Leaving Paradise marks the U.S. debut of major works recently created by the internationally renowned Belgian artist Koen Vanmechelen, featuring live chickens, sculpture, photography, installation, and video, including Hybridity in Art and Science – C.C.P., the multi media archive module presented at The Worldly House, dOCUMENTA (13).
Vanmechelen‘s art provocatively reveals how synergies between culture and science shape identity. Biocultural diversity, the realist force that drives his work, emanates from the inextricable intertwining of human life with the life of all other creatures. In Vanmechelen’s oeuvre, biocultural diversity is embodied by a species that has co-evolved in symbiotic life with humans for several millennia: the domesticated chicken. Vanmechelen explains, “I see the chicken as a metaphor for man, and the egg both as a metaphor for the world and as the laboratory of the future.
The egg is a protected environment and a source of life. Yet it is also a cage, a restriction from which we have to break free.” The concept of freedom through biocultural diversity inspired Vanmechelen’s critically acclaimed Cosmopolitan Chicken Project (C.C.P.), a global program to crossbreed all of the pure regional breeds of chicken in the world, which he began in 1998. The artist’s ongoing creation of a world-hybrid chicken reached its seventeenth generation in April 2013. To date, the hybrid consists of regional breeds of chickens in Belgium, France, England, U.S.A., Germany, The Netherlands, Mexico, Thailand, Brasil, Turkey, Cuba, Italy, Russia, China, Egypt, Senegal and Slovenia.
The alpha and the omega of the Cosmopolitan Chicken Project is the Red Jungle Fowl. This species, native to tropical forests in Asia, is the original chicken whence all breeds descended. Befittingly, the centerpiece of Vanmechelen’s Leaving Paradise exhibition is a live pair of male and female Red Jungle Fowls, who represent both the starting point and future of Vanmechelen’s global project. Over the ages, as the varied progeny of the Red Jungle Fowl were transformed by their human co-species in far away regions, the proto- chicken remained genetically unaltered in its native home.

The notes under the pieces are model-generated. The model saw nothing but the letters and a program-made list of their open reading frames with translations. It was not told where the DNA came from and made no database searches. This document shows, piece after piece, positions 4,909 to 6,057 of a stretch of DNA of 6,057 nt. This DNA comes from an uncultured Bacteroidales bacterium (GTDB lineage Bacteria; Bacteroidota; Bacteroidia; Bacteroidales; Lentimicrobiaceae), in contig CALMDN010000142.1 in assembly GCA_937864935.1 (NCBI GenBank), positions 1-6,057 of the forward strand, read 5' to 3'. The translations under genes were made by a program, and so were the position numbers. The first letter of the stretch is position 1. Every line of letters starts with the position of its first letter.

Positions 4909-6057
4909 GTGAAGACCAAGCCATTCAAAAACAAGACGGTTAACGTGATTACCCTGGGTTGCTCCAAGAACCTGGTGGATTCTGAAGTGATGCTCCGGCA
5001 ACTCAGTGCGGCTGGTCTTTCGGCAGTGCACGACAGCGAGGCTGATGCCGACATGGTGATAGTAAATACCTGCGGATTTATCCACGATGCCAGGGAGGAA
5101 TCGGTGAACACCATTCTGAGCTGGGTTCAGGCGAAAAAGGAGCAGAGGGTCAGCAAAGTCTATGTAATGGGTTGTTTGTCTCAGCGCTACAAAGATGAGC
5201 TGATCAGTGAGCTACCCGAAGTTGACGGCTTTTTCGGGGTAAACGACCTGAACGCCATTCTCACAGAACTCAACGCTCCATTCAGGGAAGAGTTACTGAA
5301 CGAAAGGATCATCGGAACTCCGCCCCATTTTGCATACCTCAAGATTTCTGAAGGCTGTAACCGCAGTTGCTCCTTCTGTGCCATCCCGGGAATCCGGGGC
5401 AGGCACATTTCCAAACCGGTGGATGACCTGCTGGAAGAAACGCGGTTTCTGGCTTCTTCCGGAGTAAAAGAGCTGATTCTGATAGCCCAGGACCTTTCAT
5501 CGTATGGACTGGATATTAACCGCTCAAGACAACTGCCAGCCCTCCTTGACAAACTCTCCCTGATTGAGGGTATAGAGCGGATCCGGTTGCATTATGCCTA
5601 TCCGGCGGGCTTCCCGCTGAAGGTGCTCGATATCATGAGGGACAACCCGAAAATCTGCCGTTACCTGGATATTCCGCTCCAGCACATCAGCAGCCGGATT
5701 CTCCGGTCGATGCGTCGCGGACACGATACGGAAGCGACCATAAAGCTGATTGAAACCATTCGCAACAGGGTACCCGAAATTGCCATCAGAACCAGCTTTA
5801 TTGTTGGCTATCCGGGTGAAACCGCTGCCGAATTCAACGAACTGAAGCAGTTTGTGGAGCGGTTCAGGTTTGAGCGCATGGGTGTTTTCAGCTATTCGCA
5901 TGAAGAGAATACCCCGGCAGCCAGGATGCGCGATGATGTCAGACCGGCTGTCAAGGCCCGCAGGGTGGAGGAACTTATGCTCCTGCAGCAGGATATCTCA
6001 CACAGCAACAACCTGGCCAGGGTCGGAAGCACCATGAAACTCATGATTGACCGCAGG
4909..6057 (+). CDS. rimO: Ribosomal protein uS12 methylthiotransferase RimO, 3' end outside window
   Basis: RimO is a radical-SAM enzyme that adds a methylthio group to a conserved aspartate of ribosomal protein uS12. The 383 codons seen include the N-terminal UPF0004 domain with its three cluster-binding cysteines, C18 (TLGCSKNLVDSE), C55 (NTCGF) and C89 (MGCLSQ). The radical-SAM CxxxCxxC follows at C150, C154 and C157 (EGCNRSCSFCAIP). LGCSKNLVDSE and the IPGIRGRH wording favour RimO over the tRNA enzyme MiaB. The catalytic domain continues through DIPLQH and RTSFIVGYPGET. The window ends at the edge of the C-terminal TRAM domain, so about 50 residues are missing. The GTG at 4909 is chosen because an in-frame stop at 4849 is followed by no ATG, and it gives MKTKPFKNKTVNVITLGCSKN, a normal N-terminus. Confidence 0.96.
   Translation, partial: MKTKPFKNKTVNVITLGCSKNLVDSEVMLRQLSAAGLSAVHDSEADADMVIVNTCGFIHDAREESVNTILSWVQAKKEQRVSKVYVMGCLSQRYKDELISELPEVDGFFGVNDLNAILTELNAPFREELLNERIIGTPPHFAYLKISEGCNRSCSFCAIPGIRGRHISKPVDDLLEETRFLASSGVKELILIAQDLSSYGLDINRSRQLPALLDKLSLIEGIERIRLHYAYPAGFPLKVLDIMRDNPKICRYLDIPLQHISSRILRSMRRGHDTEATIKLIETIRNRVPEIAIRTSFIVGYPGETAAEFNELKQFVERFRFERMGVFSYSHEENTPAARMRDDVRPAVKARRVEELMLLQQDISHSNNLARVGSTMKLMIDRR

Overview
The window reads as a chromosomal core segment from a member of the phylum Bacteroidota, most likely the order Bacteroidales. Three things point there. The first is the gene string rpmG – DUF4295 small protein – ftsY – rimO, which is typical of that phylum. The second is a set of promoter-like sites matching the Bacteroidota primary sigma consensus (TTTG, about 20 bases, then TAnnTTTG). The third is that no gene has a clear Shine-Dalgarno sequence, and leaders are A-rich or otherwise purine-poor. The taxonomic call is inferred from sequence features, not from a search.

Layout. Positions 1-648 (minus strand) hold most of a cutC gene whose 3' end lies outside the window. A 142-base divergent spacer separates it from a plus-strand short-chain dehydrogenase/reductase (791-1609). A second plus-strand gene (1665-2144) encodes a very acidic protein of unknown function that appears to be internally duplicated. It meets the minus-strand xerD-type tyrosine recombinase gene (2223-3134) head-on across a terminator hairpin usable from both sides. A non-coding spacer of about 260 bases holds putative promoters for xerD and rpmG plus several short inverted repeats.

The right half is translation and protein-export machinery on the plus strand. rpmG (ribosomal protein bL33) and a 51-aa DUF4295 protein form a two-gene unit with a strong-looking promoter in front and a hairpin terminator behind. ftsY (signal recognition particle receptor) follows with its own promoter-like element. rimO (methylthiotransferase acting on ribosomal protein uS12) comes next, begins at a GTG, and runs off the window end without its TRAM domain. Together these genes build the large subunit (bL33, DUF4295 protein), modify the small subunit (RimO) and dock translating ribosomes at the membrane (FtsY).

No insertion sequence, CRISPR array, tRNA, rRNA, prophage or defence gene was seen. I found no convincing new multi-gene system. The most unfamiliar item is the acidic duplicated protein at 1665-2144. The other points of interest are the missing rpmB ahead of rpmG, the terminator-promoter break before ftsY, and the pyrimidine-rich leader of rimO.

Protected but imprisoned by its metaphorical paradise, the Red Jungle Fowl is now on the brink of extinction with its habitat increasingly facing environmental threats. Meanwhile, its domesticated descendants are becoming increasingly infertile from inbreeding. Leaving Paradise expresses Vanmechelen’s vision of blending these domestic breeds back to a new starting point, not to reconstitute the proto-chicken of the past, but rather to set forth a perpetual evolution of diversification and recombination. In doing so, the exhibition raises existential questions of individual identity and life, and invites discussions on contemporary issues including globalization, domestication, genetic modification, fertility, cloning and diversity.